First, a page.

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Assessing the damage from a city that has already faced "the big one."
VALDIVIA, Chile – One of the world’s six-largest earthquakes in recorded history has left hundreds dead and damaged buildings, roads, and bridges throughout central Chile.
Chileans slowly are becoming aware of the breadth of the disaster, which President Michelle Bachelet called "a catastrophe of devastating consequences."
Chile’s president-in-waiting, Sebastian Pinera, who is to take office on March 11, had an extensive tour of the damage, then grimly told reporters “it is probable that the official number of people who have lost their lives is going to increase, and there are many injured.”
“Our future government is going to do all that is necessary to help the victims of this earthquake and to accelerate the process of reconstruction,” said Pinera.
|Slideshow: scenes of destruction|
The earthquake was felt across the region to varying degrees. In Argentina, many hundred miles away from the epicenter, which was just north of Chile’s second-largest-city Concepcion in central Chile, towns like Villa de Angostura were jolted awake to shaking beds. Four regions of Chile were declared “zones of catastrophe.”
In the southern Chilean city of Valdivia, which nearly 50 years ago, on May 22, 1960, was the site of an earthquake measuring a devastating 9.5 on the Richter scales — the world’s most powerful earthquake in history – residents were especially aware of the dangers of this natural disaster.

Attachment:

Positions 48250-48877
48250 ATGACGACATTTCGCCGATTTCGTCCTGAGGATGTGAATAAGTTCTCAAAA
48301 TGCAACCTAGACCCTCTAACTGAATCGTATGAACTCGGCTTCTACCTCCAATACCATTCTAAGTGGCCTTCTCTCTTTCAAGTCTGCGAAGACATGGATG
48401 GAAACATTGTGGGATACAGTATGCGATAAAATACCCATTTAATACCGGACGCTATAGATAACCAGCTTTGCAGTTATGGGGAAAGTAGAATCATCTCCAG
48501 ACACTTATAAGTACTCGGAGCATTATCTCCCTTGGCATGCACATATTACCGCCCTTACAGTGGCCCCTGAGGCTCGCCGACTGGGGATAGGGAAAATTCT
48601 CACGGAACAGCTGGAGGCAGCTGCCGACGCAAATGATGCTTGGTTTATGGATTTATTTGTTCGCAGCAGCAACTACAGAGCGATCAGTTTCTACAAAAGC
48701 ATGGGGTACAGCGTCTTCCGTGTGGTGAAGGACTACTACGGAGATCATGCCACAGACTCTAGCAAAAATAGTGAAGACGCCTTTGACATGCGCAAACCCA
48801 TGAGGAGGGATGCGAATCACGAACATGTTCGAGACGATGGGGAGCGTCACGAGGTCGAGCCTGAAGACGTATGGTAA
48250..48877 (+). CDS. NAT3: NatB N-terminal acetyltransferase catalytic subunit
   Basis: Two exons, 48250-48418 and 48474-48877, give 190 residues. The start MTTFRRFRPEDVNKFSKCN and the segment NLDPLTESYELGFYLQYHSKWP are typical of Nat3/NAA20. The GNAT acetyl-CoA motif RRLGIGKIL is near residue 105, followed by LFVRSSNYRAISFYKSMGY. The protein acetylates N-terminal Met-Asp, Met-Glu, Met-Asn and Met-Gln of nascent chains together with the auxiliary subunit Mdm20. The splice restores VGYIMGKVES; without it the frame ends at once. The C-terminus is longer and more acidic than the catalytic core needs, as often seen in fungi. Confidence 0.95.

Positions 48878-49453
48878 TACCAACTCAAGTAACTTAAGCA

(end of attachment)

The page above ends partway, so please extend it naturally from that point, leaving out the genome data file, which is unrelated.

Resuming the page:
Monica Paredes, 31, who runs boat tours with her father along the Cruces River, which winds through this coastal city located about 330 miles south of the epicenter of the earthquake, said her home rocked back and forth progressively stronger for several minutes, sending her television and furniture flying across the house. Her stepfather, Armando Peralta, 73, a survivor of the 1960 earthquake, immediately recognized the magnitude of this earthquake and sought to keep them calm.
"We were sleeping, and then the house began to rise up," said Paredes. "We're still terrified."
Laura Sierra, 25, said that her mother, another survivor of the world’s worst-ever earthquake, screamed with outright fright as they hurried down the stairs from the fourth-floor of their rickety, old apartment building. They were sure it was going to collapse.
"We were trembling on the street in our pajamas watching the street move below us for what seemed like 15 minutes," said Sierra.